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Creating custom webmap animations - Adding easing

haakseth profile image John Wika Haakseth Originally published at haakseth.com on ・2 min read

From the previous parts of this series, we have a pretty good animation. There is still one more thing to do to create an even more pleasant animation: Easing.

Add easing

Right now our animation is linear. In nature, most motion has an acceleration component to it. This mean that we as humans are used to it, and we should use it in web-animations as well, to make our interfaces more pleasant to use.

I found a good source of easing functions for javascript here, and some nice visualizations here. Google Developers also has a well-written article on the subject. For this example, let’s try the following function:

const easeInOutCubic = t =>
  t < 0.5 ? 4 * t * t * t : (t - 1) * (2 * t - 2) * (2 * t - 2) + 1;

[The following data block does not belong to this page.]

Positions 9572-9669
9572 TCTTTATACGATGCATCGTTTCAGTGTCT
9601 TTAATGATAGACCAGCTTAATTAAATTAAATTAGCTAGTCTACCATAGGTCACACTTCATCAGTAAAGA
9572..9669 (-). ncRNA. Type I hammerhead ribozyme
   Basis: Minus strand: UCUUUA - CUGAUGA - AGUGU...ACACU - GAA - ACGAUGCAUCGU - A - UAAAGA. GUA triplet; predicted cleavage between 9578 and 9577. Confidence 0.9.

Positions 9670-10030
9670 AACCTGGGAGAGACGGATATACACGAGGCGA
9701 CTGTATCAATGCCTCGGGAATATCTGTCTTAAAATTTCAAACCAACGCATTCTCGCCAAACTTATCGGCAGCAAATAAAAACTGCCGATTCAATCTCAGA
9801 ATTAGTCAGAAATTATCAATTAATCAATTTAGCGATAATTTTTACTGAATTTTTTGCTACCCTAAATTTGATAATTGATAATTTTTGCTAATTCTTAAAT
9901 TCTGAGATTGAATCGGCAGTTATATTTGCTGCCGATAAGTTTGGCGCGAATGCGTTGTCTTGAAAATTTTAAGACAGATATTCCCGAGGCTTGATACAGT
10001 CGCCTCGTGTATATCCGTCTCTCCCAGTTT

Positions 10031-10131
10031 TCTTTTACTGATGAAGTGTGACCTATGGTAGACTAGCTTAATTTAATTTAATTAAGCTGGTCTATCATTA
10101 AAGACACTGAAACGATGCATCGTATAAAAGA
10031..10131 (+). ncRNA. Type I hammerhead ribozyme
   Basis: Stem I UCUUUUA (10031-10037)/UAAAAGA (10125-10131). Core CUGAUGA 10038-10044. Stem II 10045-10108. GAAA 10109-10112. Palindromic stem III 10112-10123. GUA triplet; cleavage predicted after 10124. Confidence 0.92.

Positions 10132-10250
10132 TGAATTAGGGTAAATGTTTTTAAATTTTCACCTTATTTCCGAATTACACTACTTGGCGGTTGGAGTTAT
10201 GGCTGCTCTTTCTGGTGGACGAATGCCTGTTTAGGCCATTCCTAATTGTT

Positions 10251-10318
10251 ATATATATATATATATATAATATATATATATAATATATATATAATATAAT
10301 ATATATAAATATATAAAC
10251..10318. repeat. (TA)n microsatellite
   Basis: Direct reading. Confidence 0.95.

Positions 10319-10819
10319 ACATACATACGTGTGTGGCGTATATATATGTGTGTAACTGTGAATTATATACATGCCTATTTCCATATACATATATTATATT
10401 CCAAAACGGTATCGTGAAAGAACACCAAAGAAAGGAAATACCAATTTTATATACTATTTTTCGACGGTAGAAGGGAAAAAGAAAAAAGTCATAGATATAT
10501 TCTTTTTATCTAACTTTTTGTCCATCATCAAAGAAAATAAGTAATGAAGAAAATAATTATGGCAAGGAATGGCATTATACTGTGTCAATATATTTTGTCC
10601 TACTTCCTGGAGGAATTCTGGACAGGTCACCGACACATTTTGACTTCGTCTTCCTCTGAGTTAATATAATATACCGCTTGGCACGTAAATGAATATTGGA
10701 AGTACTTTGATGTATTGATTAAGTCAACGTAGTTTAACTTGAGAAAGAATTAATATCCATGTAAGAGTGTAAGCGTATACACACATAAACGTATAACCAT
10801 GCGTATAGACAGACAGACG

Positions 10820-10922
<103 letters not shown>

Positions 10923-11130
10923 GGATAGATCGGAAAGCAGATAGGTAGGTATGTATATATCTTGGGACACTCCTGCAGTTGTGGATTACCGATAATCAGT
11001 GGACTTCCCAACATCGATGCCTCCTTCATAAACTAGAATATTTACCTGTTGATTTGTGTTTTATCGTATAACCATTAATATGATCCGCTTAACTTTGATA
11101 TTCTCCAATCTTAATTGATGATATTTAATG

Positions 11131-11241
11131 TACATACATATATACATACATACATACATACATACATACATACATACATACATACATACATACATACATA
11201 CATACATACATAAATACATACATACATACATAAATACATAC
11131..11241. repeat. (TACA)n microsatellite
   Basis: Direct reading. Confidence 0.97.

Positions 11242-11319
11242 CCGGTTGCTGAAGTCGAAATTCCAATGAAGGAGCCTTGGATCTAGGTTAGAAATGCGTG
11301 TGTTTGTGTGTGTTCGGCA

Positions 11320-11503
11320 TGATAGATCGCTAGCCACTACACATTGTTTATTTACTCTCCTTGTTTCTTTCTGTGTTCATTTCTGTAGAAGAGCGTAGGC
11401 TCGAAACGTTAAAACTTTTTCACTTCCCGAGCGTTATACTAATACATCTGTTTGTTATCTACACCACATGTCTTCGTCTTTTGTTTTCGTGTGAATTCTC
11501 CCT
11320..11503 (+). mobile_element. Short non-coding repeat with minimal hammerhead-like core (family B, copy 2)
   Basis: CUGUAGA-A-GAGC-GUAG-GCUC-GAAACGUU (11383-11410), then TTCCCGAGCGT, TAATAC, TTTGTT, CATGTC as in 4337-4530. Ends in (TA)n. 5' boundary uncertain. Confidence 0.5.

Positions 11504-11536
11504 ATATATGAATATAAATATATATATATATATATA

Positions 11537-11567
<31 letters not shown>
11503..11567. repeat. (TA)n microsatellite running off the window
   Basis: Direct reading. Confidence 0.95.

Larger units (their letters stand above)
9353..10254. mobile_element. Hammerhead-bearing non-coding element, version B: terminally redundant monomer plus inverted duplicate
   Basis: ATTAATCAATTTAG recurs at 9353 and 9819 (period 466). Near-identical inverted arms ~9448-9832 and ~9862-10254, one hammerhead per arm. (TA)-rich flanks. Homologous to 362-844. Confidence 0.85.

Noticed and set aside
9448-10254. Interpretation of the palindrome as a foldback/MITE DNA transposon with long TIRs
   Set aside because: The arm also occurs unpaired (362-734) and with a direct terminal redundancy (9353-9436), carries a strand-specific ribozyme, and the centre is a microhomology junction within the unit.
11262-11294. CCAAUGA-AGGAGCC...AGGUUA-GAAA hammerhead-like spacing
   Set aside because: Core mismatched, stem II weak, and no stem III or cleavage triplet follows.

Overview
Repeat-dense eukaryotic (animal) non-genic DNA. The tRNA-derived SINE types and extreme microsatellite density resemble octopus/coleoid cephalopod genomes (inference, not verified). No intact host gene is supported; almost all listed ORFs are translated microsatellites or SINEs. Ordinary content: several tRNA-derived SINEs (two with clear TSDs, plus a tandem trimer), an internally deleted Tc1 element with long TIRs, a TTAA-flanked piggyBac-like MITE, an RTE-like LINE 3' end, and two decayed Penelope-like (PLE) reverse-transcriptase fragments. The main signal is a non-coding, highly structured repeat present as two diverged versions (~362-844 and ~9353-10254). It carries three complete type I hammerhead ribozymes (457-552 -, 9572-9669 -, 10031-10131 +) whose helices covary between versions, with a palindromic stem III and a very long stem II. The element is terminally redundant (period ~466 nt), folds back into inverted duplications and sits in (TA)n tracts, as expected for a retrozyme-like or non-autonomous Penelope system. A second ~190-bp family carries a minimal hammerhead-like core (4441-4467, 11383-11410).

We can then rewrite our createNormalizedLineFeature() function to vary the along length like so:

export const createNormalizedLineFeature = (feature, res = 60) => {
  const alongDist = length(feature) / res;
  const normalizedFeature = {
    features: [
        geometry: { ...feature.features[0].geometry, coordinates: [] }
  for (var i = 0; i < res; i++) {
    const newCoord = along(
      alongDist * (i * easeInOutCubic(i / res))
  return normalizedFeature;

By varying the distance between the points on our route, we get a more pleasing result:

In the first part of this series, I said that this method works equally well for other map libraries. To put my money where my mouth is, here is the same example in OpenLayers. OpenLayers even provide their own easing functions we can use.

There are still more things to do for us to improve these animations, but this post is getting long enough. For example:

  • Control duration of animation based on actual time in stead of just frames.
  • Handle framedrops. For instance, if the browser is struggling, fall back to just showing the route.
  • Handle different types of geometries. Routes may consist of multiLineStrings. Also, maybe we want to animate polygons or points?

If you enjoyed this series, or have any feedback, feel free to comment, or contact me on twitter. My website is at haakseth.com.


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